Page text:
The most famous temple of Asclepius was at Epidaurus in north-eastern Peloponnese, dated to the fifth century BCE. Another famous healing temple (or asclepieion) was built approximately a century later on the island of Kos, where Hippocrates, the legendary “father of medicine“, is thought to have begun his career. Other asclepieia were situated in Trikala, Gortys (in Arcadia), and Pergamum in Asia. From the fifth century BCE onwards, the cult of Asclepius grew very popular and pilgrims flocked to his healing temples (Asclepieia) to be cured of their ills. Ritual purification would be followed by offerings or sacrifices to the god (according to means), and the supplicant would then spend the night in the holiest part of the sanctuary – the abaton (or adyton). Any dreams or visions would be reported to a priest who would prescribe the appropriate therapy by a process of interpretation. Some healing temples also used sacred dogs to lick the wounds of sick petitioners. In honor of Asclepius, a particular type of non-venomous snake was often used in healing rituals, and these snakes – the Aesculapian Snakes – slithered around freely on the floor in dormitories where the sick and injured slept. These snakes were introduced at the founding of each new temple of Asclepius throughout the classical world.


The original Hippocratic Oath began with the invocation “I swear by Apollo the Physician and by Asclepius and by Hygieia and Panacea and by all the gods.




Asclepius – a fragment of mosaic bathroom in Kyustendil (Bulgaria). Source: Wikipedia


Some later religious movements claimed links to Asclepius. For example in the 2nd century CE the controversial miracle-worker Alexander (this is not Alexander III of Macedonia, also called Alexander the Great) claimed that his god Glycon, a snake with a “head of linen“ was an incarnation of Asclepius. The Greek language rhetorician and satirist Lucian produced the work Alexander the False Prophet to denounce the swindler for future generations. He described Alexander as having a character “made up of lying, trickery, perjury, and malice; [it was] facile, audacious, venturesome, diligent in the execution of its schemes, plausible, convincing, masking as good, and wearing an appearance absolutely opposite to its purpose.“ However, this particular religious fraud, amassed great wealth, due to his ability to convince people that he had healing powers.


In Rome, the College of Aesculapius and Hygia was an association (collegium) that served as a burial society and dining club that also participated in Imperial cult. The botanical genus Asclepias (commonly known as milkweed) is named after the great healer and includes the medicinal plant A. tuberosa or “Pleurisy root“.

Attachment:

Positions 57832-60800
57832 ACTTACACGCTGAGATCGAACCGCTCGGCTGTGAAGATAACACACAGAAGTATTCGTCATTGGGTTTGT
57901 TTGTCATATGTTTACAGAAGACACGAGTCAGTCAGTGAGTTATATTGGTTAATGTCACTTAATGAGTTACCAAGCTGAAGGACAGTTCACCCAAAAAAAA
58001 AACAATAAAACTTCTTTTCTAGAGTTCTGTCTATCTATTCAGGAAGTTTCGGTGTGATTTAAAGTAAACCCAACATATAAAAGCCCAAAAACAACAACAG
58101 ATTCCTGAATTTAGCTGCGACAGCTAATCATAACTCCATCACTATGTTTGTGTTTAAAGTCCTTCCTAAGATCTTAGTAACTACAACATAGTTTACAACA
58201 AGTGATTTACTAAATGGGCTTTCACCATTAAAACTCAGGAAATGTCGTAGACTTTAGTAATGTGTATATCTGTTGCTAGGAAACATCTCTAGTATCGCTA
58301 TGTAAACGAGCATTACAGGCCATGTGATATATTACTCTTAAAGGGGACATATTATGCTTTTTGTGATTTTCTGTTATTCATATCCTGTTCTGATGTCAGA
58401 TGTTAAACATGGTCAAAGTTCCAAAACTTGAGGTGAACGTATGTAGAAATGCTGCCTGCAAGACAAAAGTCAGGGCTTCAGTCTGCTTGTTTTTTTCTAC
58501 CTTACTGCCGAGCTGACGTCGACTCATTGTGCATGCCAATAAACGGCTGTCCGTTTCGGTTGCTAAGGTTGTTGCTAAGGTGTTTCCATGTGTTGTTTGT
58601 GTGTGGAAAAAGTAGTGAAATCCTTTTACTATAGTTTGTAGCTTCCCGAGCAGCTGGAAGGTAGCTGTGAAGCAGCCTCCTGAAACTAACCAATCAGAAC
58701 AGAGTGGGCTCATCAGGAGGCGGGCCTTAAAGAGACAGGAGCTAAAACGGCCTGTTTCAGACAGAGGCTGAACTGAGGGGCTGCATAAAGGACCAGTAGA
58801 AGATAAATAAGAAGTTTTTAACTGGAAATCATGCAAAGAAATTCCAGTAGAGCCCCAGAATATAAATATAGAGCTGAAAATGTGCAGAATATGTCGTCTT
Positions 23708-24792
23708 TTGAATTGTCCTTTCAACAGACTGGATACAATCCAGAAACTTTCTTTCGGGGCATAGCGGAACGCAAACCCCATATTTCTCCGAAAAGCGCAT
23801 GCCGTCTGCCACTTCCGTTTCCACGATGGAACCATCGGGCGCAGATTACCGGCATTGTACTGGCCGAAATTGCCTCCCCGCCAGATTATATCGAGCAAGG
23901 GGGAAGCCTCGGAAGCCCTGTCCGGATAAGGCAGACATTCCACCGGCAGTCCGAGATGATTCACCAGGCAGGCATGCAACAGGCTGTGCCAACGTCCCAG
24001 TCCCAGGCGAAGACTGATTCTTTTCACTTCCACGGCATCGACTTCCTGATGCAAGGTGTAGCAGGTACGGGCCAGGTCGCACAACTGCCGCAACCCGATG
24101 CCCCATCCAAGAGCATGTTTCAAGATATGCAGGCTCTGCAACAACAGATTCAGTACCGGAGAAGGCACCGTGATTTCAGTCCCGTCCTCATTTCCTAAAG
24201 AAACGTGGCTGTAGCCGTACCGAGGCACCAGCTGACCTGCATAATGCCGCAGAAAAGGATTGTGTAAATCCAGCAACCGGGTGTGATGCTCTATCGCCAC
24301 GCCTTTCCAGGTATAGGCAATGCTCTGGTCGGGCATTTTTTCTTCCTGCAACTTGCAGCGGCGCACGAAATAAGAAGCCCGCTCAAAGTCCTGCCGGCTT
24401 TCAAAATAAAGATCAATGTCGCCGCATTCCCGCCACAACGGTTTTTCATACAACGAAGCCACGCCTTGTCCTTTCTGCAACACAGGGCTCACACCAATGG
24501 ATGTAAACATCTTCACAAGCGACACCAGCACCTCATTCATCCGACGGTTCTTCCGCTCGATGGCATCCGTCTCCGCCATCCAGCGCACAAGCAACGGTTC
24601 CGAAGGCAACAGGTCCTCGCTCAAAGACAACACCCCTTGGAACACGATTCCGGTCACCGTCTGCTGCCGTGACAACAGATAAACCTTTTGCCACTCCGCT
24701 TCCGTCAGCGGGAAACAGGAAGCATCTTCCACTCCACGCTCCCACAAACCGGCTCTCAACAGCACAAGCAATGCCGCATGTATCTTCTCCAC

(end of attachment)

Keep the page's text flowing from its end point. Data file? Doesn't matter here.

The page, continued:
Asclepius was depicted on the reverse of the Greek 10,000 drachmas banknote of 1995-2001.


Asclepius is mentioned by Hercules in the Hercules: The Legendary Journeys episode “Siege at Naxos.“ He is mentioned to be Hercules’ cousin who taught him how to mix healing herbs and medicines. In “The Apple,“ Hercules told Iolaus that Asclepius often said “An apple a day keeps Asclepius away“ and that he never quite knew what was meant by that. In “Centaur Mentor Journey,“ Asclepius was one of the students mentored by the centaur Ceridian. When Ceridian was dying, Hercules suggested that Asclepius might be able to help. Ceridian knew better.


In the fantasy novel The Son of Neptune, the Roman Lar Gaius Vitellius Reticulus was a descendant of Asclepius. Later, in The Blood of Olympus, a novel from the same series, Asclepius was mentioned by Apollo, his father, when Leo Valdez speaks to him. The god himself appears when Leo, Piper McLean, and Jason Grace visit his office to retrieve the physician’s cure, which can bring the recently deceased back to life. He quickly diagnoses Jason with myopia and gives him a pair of glasses. Later, he uses the Pylosian mint (the “cursed“ daisy) and the Makhai to formulate the physician’s cure and gives the trio instructions on its use.


In the short story “The Two Temples“ by Herman Melville, the narrator, hired by a lady as a personal physician, describes his job as “the post of private Aesculapius and knightly companion.“


In the manga Saint Seiya: Next Dimension, the Ophiuchus Gold Saint is loosely based on the figure of Asclepius, since it is said that he was regarded as a god and had the power to heal others, which is why the gods punished him and erased his existence.


In the “Trauma Center“, multiple protagonists of the game hold an inherited ability called the ‘Healing Touch’, which is said to be an ability originally held by Asclepius.


Asclepius is alluded to in a Mars Volta song, “Askepios.“ The song makes mention of both un-death and resurrection. In popular American culture, Asclepius was seen in Marvel Comics where he appeared in Ares #4.


Today, there is a pharmaceutical company named, Asklepion, with a fine reputation of creating products that heal. Asclepius lives on!